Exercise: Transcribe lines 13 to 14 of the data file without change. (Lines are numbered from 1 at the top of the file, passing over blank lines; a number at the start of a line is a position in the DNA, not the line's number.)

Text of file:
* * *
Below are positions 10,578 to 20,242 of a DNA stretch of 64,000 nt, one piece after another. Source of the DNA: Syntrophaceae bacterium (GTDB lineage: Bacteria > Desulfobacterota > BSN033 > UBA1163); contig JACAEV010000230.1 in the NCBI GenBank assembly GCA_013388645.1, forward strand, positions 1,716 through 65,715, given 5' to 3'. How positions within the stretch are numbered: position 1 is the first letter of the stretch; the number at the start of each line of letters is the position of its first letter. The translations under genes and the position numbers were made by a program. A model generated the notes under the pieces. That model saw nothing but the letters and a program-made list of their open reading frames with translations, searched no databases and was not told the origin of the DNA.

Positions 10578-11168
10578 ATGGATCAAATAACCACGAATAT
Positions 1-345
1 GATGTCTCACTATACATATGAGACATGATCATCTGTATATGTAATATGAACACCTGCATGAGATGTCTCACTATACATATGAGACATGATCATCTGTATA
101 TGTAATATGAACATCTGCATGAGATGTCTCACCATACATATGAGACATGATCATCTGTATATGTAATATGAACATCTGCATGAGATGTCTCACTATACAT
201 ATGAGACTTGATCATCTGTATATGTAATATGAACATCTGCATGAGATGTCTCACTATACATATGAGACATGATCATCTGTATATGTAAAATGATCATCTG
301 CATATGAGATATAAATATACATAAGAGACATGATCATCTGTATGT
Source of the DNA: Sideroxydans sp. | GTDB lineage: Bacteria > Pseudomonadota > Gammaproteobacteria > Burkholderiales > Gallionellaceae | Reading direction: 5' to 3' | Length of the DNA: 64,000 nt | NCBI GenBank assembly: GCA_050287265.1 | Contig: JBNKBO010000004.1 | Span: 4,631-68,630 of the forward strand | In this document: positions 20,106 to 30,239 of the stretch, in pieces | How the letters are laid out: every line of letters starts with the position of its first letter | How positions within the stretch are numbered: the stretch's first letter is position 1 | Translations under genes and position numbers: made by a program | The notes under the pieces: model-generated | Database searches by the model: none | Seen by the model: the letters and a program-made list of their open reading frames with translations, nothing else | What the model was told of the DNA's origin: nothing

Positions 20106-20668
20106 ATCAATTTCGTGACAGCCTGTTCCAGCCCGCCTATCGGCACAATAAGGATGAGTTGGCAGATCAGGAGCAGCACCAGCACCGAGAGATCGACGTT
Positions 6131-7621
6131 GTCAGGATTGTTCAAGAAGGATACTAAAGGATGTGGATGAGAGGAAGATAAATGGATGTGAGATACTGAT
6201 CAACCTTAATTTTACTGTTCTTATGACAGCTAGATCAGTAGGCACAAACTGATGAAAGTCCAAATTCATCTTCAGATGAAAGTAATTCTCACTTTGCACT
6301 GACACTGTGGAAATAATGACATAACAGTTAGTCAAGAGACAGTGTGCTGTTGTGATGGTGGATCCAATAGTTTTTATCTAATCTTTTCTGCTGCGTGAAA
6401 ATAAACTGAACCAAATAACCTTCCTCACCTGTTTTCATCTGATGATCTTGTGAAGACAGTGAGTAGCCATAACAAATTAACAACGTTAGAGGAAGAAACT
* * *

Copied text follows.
6131 GTCAGGATTGTTCAAGAAGGATACTAAAGGATGTGGATGAGAGGAAGATAAATGGATGTGAGATACTGAT
6201 CAACCTTAATTTTACTGTTCTTATGACAGCTAGATCAGTAGGCACAAACTGATGAAAGTCCAAATTCATCTTCAGATGAAAGTAATTCTCACTTTGCACT